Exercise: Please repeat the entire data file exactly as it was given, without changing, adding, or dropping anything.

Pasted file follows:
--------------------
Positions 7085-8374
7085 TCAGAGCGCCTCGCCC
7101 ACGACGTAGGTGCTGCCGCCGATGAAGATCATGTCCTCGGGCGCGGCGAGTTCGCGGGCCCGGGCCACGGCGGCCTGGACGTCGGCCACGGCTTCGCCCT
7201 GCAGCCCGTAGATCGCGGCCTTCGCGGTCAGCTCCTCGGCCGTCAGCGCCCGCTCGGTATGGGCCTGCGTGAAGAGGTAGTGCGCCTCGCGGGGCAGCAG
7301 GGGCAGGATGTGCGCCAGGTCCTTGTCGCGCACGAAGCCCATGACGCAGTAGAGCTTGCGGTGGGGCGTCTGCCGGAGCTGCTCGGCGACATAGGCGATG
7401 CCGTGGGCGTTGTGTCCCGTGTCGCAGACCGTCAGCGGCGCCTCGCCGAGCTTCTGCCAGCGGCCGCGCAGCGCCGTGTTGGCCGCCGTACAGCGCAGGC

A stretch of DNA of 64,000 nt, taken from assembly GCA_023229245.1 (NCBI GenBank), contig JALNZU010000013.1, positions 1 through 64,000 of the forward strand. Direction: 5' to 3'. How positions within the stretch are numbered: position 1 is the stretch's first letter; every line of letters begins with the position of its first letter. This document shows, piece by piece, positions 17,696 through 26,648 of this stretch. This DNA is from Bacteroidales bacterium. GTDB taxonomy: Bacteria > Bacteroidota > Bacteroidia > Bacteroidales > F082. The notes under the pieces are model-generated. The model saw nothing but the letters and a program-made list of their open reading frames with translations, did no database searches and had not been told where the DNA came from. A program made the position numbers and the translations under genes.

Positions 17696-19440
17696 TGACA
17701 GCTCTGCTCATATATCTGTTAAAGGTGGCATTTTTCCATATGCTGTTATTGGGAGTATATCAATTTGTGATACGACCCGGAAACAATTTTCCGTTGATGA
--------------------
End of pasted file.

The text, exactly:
Positions 7085-8374
7085 TCAGAGCGCCTCGCCC
7101 ACGACGTAGGTGCTGCCGCCGATGAAGATCATGTCCTCGGGCGCGGCGAGTTCGCGGGCCCGGGCCACGGCGGCCTGGACGTCGGCCACGGCTTCGCCCT
7201 GCAGCCCGTAGATCGCGGCCTTCGCGGTCAGCTCCTCGGCCGTCAGCGCCCGCTCGGTATGGGCCTGCGTGAAGAGGTAGTGCGCCTCGCGGGGCAGCAG
7301 GGGCAGGATGTGCGCCAGGTCCTTGTCGCGCACGAAGCCCATGACGCAGTAGAGCTTGCGGTGGGGCGTCTGCCGGAGCTGCTCGGCGACATAGGCGATG
7401 CCGTGGGCGTTGTGTCCCGTGTCGCAGACCGTCAGCGGCGCCTCGCCGAGCTTCTGCCAGCGGCCGCGCAGCGCCGTGTTGGCCGCCGTACAGCGCAGGC

A stretch of DNA of 64,000 nt, taken from assembly GCA_023229245.1 (NCBI GenBank), contig JALNZU010000013.1, positions 1 through 64,000 of the forward strand. Direction: 5' to 3'. How positions within the stretch are numbered: position 1 is the stretch's first letter; every line of letters begins with the position of its first letter. This document shows, piece by piece, positions 17,696 through 26,648 of this stretch. This DNA is from Bacteroidales bacterium. GTDB taxonomy: Bacteria > Bacteroidota > Bacteroidia > Bacteroidales > F082. The notes under the pieces are model-generated. The model saw nothing but the letters and a program-made list of their open reading frames with translations, did no database searches and had not been told where the DNA came from. A program made the position numbers and the translations under genes.

Positions 17696-19440
17696 TGACA
17701 GCTCTGCTCATATATCTGTTAAAGGTGGCATTTTTCCATATGCTGTTATTGGGAGTATATCAATTTGTGATACGACCCGGAAACAATTTTCCGTTGATGA